And then of course we have authors who die before finishing their last project, some books are fortunate enough to be finished by some one else but pity those that aren't.

    I'm not sure I can imagine writing a series, I have a hard enough time finishing my standalone stories. So Kudos to all you who can write an entire series! Goodness knows those are my favorite kinds of stories. 😀

  13. teadragon said:

    I have two series that make me howl with despair. On is the Decoy Princess series by Dawn Cook (also writes as Kim Harrison). The first two books were great and the second one led off to what promised to be an excellent third, but she never wrote it. When I checked her website ages ago she basically said she'd never write another one and the whole tone was that the vampire stuff she was writing then – which I couldn't get into- was a more important use of her time……
    The second one is ElvenBane by Mercades Lackey and Andre Norton. After Ms. Norton's death Mercedes Lackey said on her website she would complete the series with the final book. I'm still waiting. A decade and counting. Given my view of what she has been publishing (I feel it lacks the charm and creativity of her earlier works that ended with Storm Breaking), I would really like her to keep that promise…..

  14. Rachel Bowman said:

    In high school I was so disappointed when Felicity Pulman's Janna Mysteries (YA historical fiction/murder mysteries) was cancelled five books into a six book series after a disagreement between the author and her publishing house — thankfully the story had a happy ending a few years later when the author eventually self-published for her fans. Now I just despair that I'll never see the end of Kristen Britain's Green Rider series with a five-year-plus wait between each book 🙁
    It's so nice to know that we can count on you, Gail 😀

  15. Elaine said:

    Ann Maxwell's (Elizabeth Lowell's) Fire Dancer series. She wrote three books and then abandoned it. One book. One Book and she could tie everything together.

    She has written dozens of books since then. Good books, but I want my Fire Dancer ending.

  16. Paul Weimer said:

    Elizabeth Willey

    In the early 90's, she wrote a multiverse fantasy (similar to the Chronicles of Amber) with a lot of mannerpunk, inspirations from Shakespeare and more.

    The Well Favored Man was followed by a followup that went back in time, A Sorcerer and a Gentleman, and then was followed in that time frame by The Price of Blood and Honor.

    And then…silence. She dropped off the map, never to be heard from again. One series, *two* dangling and incomplete stories from two time periods.

  17. Elaine said:

    I didn't read these comments before posting my own. The Fire Dancer series is definitely the one I always regret not having an ending. Lowell may not think it is financially worth her while, but I have quit reading her altogether. I would buy a Fire Dancer book in a minute though.

  18. missrelena said:

    Melanie Rawn's "Exiles" series is my true heart-pain. In 1996 the 2nd book of the trilogy was released. The world was exquisite, characters were more real than most people I know, and the plot just grabbed you by the soul and would not let you go! It ended in a devastating character death and a cliffhanger of monumental proportions. . . and it has been nearly 20 years of Hell waiting for the final installment.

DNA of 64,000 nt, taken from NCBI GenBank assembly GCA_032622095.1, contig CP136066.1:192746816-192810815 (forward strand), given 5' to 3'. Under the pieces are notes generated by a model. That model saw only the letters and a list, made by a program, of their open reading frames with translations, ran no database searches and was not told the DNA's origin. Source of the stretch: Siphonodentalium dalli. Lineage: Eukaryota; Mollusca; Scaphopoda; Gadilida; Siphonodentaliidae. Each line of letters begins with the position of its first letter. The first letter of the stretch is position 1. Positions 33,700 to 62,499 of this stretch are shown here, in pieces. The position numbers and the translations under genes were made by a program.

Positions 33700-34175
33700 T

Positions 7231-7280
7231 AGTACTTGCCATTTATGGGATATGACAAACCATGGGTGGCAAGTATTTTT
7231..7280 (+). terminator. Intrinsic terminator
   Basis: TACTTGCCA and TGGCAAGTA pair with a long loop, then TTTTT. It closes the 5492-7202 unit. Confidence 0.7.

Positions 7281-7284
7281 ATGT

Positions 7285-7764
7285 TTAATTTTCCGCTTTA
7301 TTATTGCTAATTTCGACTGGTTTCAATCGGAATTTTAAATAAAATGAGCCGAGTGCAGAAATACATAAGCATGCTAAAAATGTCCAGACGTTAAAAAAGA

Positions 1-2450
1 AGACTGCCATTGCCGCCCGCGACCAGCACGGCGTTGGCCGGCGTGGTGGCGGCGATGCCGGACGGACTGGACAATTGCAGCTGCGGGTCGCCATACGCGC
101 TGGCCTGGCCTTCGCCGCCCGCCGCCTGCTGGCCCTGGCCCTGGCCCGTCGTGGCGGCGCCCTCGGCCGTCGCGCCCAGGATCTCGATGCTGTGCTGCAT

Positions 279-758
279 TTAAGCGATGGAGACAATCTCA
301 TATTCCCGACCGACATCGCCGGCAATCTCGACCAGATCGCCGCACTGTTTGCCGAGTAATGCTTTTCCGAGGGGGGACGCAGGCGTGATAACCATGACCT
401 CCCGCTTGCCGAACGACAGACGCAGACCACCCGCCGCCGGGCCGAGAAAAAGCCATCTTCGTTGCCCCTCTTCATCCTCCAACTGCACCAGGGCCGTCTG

The title was released over a decade ago. She has written several books since then. Why oh why must she make her readers suffer so?

  19. RowAn said:

    Oh, I can sympathize with the Gemma Doyle plight. I started the Skulduggery Pleasant series way back in 2006 or so. The third book ends on a horrible cliffhanger, and it took me almost two years to discover that there were more books after it–they just weren't published in the U.S. (it's an Irish series, so I can get them off Amazon).

    And I totally agree about the Parasol Protectorate manga. 🙂

    On the unfinished because of death front, the Tintin series always comes to mind for me. Tintin's creator, Herge, died in the middle of outlining the next book. Not only is it incomplete, but it leaves off right at a spot where it looks like Tintin is about to die. The notes and sketches for the book were published after Herge's death, and it's a pretty dramatic ending.

  20. Corina Corrente said:

    My biggest heartbreak was L.J. Smith's Night World series. She recently finished it after over 10 years. I haven't gotten to read Strange Fate yet, but it's on the list!

  21. Bethany said:

    I loved Crudrat and was hoping that there would be more (I really want to find out what happens next!). I'll be one of the first in line for the Kickstarter if that helps!

  22. shirl said:

    I know the frustration. I read manga, and got hooked on a series called Harlem Beat published in America by TokyoPop (now out of business in America). They published the first 10 volumes (of 25 volumes in Japan) and then stopped. Almost 2 years later they released a series called Rebound and completed it, it was Harlem Beats volumes 13-25. Volumes 11 & 12 was never translated. And then there were a few other series that I started and didn't finish due to a lot of manga publisher going out of business when the crash hit, and nobody picking up the pub right to complete them. Ugh!